At long last, Aladdin is about to marry the Princess Jasmine. Despite the presence and encouragement of his friends Genie, Carpet, and Abu, he is fearful and anxious. He is most worried as ... See full summary »
Aladdin is a street-urchin who lives in a large and busy town long ago with his faithful monkey friend Abu. When Princess Jasmine gets tired of being forced to remain in the palace that overlooks the city, she sneaks out to the marketplace, where she accidentally meets Aladdin. Under the orders of the evil Jafar (the sultan's advisor), Aladdin is thrown in jail and becomes caught up in Jafar's plot to rule the land with the aid of a mysterious lamp. Legend has it that only a person who is a "diamond in the rough" can retrieve the lamp from the Cave of Wonders. Aladdin might fit that description, but that's not enough to marry the princess, who must (by law) marry a prince. Written by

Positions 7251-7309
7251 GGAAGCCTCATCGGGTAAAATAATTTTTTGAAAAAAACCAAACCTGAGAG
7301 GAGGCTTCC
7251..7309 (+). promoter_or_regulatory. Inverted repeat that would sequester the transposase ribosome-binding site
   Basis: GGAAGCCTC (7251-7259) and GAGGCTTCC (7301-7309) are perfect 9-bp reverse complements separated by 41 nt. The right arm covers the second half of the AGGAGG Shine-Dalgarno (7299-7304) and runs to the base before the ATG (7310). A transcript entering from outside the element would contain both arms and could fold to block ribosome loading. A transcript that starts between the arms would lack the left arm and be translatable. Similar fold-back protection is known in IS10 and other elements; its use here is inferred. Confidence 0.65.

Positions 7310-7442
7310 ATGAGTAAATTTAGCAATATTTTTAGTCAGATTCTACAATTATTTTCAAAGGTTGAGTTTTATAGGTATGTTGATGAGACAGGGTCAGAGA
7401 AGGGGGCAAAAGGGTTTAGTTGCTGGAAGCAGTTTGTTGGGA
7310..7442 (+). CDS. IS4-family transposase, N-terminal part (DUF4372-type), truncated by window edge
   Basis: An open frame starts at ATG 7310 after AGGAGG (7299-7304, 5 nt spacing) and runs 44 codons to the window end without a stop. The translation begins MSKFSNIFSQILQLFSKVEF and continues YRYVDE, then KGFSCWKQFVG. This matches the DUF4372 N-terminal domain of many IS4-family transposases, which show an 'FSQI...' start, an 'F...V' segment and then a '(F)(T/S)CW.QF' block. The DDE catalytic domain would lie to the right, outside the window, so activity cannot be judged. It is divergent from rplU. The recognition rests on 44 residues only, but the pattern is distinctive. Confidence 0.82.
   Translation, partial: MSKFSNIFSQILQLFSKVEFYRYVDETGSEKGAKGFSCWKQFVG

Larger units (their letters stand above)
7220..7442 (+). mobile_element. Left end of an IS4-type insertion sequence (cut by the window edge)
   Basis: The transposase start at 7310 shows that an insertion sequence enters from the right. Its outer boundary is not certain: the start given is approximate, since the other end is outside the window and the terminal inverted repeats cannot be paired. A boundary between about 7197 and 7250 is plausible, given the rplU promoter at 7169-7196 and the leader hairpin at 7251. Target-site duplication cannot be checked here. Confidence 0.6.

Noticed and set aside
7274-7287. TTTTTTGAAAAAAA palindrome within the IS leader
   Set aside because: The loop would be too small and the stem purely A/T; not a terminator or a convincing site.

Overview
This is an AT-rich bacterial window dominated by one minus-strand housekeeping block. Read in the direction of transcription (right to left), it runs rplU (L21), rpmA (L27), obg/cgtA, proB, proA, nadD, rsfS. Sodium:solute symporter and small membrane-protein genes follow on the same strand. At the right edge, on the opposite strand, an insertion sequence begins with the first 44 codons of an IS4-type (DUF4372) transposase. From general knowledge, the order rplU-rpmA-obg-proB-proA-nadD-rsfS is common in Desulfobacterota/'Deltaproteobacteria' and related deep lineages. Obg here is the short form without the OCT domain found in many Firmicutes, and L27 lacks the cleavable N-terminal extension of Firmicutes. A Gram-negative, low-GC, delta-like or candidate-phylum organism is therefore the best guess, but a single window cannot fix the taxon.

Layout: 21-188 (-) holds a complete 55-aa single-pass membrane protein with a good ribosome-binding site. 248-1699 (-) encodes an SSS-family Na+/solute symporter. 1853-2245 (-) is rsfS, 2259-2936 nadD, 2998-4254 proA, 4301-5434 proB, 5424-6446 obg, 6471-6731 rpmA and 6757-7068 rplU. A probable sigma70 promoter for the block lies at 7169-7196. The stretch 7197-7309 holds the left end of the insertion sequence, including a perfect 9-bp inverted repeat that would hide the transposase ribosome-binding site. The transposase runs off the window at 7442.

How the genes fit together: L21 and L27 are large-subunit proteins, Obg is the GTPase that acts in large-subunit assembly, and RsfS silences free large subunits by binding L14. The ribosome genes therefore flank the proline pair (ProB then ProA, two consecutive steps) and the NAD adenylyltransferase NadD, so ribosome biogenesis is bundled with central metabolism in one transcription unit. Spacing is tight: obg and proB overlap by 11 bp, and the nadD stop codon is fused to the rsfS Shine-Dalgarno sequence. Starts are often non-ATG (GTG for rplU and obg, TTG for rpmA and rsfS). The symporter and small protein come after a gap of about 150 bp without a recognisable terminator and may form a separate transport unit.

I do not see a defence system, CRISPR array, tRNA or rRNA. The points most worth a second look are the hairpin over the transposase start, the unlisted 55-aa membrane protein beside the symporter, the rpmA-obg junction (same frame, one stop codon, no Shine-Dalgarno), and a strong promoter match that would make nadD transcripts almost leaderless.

Murray Chapman <firstname.lastname@example.org>
Brad Kane was originally going to do speaking voice for Aladdin, too, but was given to Scott Weinger at the last minute. See more »
The Sultan's blue diamond, which is on his left ring finger, doesn't appear until a few seconds before Jafar asks for it. See more »
Ahh! Salam and good evening to you worthy friend. Please, please come closer.
[camera hits him in the face]
Too close! A little too close.
[camera backs up]
There! Welcome to Agrabah!
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After the end credits roll, we hear Genie thanking the audience and telling them they've been wonderful. (Added for the Special Edition only, perhaps to make up for the longer crawl.) See more »
This movie was the biggest film of '92, and it's easy to see why-a lotta fun, as a terrific Robin Williams performance carries it to heights it otherwise would not have gone to. Great animation, fine songs, a decent plot--what is there not to like? I will admit some of the Arab characters seemed to be stereotyped-but no more so than in Mulan or Tarzan or whatever; animation seems to stereotype Everything.
A great movie, ***1/2 outta ****, a fave then and now.
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